At Home with the Hoglets

Beginning with A Restricted View from Under the Hedge to Sticklebacks and on to The Cult of the Spiny Hog, along with a classic collection of inspirational writers, Mark Davidson and his poets are turning hoglets into must-have bookshelf desirables. Over a series of interviews I will ask the same 11 questions to a group of Hedgehog poets and Mark himself, and hopefully we’ll uncover what it takes to put pen to page, poem into print and pamphlet onto that prized position on every reader’s bookshelf.

Today Margaret Royall, winner of the Full Fat Poetry Collection Competition from The Hedgehog Poetry Press (collection coming in 2021) joins us to share glimpses inside her memoir The Road to Cleethorpes Pier and why she simply has to write.

Thank you Margaret for joining us today and sharing your writing journey with us. Let us begin…

1 Why did you write this collection, what is it about and what would you like the reader to take away after they turn the last page and find that perfectly prized place for it on their bookshelf?

I began to write my memoir ‘The Road To Cleethorpes Pier’ as a true story of my childhood friendships and experiences growing up in an east coast seaside resort. A chance encounter at a book festival in 2019 brought me together with a childhood acquaintance, now a poet, who was launching his collection containing poems about our birthplace, Cleethorpes. It struck me that while I had written poems about people who lived there, I had not written about the place itself. I therefore set to it and wrote poems featuring memories of the place. My publisher suggested I combine these with the prose already written, changed to 1st person to make a memoir and include some of the many black and white photographs I had from the mid 1940s through to the early 1960s. The result was a loose form of Haibun after the Japanese style, a fusion of prose, poetry, photos and newspaper cuttings. It was published May 2020 and has achieved 5-star ratings on Amazon and beyond.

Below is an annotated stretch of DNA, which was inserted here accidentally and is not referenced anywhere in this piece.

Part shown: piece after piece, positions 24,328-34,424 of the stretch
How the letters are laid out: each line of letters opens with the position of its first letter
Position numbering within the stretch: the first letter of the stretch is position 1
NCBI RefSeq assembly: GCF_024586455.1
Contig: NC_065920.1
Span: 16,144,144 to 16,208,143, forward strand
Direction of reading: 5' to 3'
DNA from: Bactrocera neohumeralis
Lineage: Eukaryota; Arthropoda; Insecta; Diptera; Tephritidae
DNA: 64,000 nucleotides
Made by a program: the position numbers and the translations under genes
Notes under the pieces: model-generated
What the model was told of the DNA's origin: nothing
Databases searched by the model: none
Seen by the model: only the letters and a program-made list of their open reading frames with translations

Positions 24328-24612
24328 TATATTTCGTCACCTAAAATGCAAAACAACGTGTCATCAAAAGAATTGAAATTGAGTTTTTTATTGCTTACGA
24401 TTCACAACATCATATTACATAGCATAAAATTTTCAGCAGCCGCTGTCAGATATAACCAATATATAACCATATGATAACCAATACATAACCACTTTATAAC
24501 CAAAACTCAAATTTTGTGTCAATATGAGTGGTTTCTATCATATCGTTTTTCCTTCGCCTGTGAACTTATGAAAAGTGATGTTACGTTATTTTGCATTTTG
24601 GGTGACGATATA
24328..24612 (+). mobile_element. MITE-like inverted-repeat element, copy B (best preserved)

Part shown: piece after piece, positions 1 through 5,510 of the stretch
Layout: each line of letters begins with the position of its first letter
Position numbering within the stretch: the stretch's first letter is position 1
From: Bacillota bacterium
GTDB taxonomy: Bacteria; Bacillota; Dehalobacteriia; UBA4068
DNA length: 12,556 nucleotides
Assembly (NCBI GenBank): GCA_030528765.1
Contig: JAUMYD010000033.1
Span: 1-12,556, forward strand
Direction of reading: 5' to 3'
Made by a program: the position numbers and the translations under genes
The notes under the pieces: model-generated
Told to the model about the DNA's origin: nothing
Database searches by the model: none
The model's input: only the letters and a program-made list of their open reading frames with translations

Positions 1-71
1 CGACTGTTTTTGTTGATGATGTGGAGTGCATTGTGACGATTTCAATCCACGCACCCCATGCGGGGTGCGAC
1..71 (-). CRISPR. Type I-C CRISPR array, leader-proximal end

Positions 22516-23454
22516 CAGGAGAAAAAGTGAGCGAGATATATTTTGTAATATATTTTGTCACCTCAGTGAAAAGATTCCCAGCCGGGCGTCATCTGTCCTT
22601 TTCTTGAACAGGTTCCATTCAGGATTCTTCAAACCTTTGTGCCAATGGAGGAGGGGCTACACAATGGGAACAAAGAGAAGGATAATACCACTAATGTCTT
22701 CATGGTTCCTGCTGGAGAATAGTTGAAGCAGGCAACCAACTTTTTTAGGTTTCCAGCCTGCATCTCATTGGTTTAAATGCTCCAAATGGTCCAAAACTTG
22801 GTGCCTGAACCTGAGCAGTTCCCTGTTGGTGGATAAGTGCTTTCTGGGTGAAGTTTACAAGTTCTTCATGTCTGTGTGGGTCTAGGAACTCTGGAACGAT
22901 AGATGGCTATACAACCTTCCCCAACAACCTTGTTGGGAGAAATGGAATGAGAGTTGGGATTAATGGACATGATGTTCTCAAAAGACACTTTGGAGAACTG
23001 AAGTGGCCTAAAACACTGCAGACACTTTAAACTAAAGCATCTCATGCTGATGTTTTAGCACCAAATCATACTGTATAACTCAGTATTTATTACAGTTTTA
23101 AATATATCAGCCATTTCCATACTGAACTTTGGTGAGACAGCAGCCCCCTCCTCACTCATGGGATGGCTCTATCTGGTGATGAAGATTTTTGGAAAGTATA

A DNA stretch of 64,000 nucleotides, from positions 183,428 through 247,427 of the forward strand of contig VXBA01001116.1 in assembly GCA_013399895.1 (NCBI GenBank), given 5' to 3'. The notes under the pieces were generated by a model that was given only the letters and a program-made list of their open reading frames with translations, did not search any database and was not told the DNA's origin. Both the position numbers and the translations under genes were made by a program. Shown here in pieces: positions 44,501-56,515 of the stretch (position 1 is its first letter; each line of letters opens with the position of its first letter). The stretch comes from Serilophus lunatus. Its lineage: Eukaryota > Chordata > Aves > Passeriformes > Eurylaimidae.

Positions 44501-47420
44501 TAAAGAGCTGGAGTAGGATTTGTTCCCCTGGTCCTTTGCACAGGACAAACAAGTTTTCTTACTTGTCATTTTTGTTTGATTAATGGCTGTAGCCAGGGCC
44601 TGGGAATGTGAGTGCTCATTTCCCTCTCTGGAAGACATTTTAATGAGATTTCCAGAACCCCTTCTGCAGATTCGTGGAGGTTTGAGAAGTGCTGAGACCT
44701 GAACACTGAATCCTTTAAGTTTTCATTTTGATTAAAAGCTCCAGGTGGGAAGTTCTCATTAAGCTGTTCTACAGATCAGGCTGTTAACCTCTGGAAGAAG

My hope is that older readers are able to identify with that period in time, taking a walk with me down memory lane, reliving their youth, or that younger readers learn about post-war social history, presented both in the narrative and in historical notes at the end of relevant chapters. Each chapter is short and together they form what used to be termed a ‘bedside book’, meaning that readers can easily consume a chapter per night, since each one stands alone.

I should add here that as well as this memoir I have a 1st collection of poetry ‘ Fording The Stream’, published Sept 2017 under the pen name Jessica De Guyat, published by an American contact on my behalf and available from Amazon (link below). I have also had a micro pamphlet published Oct 2019 with Hedgehog Press ‘Singing The Earth Awake’ (one of Hedgehog’s Stickleback series). The poems here have all been shortlisted or long-listed for poetry prizes.

2 My chillout time comes from cooking, endless hours lost in the kitchen along with a blaring radio of eclectic tunes and golden oldies, but I can only chill when the cupboards are well stocked with the basic ingredients. Firstly, what is your chillout routine, your escape from the pen and all the pondering and, secondly, what are the basic ingredients you need when it comes to settling down to write- what factors or futons make the best mix for your creations?

I guess my main chill out is meeting up with friends, going to the theatre, cinema, reading, singing with my village choir, visiting old churches – all of which have been severely curtailed by the pandemic. I also enjoy visiting beautiful stately homes and gardens and holidaying in the Hebrides and France when time and money allow.

I live in a small, peaceful, friendly village near the river Trent, in a quaint grade 11 listed cottage with beams. I like to write in the mornings sitting on the couch in the living room with my iPad. Sometimes my cat, Iona sleeps next to me.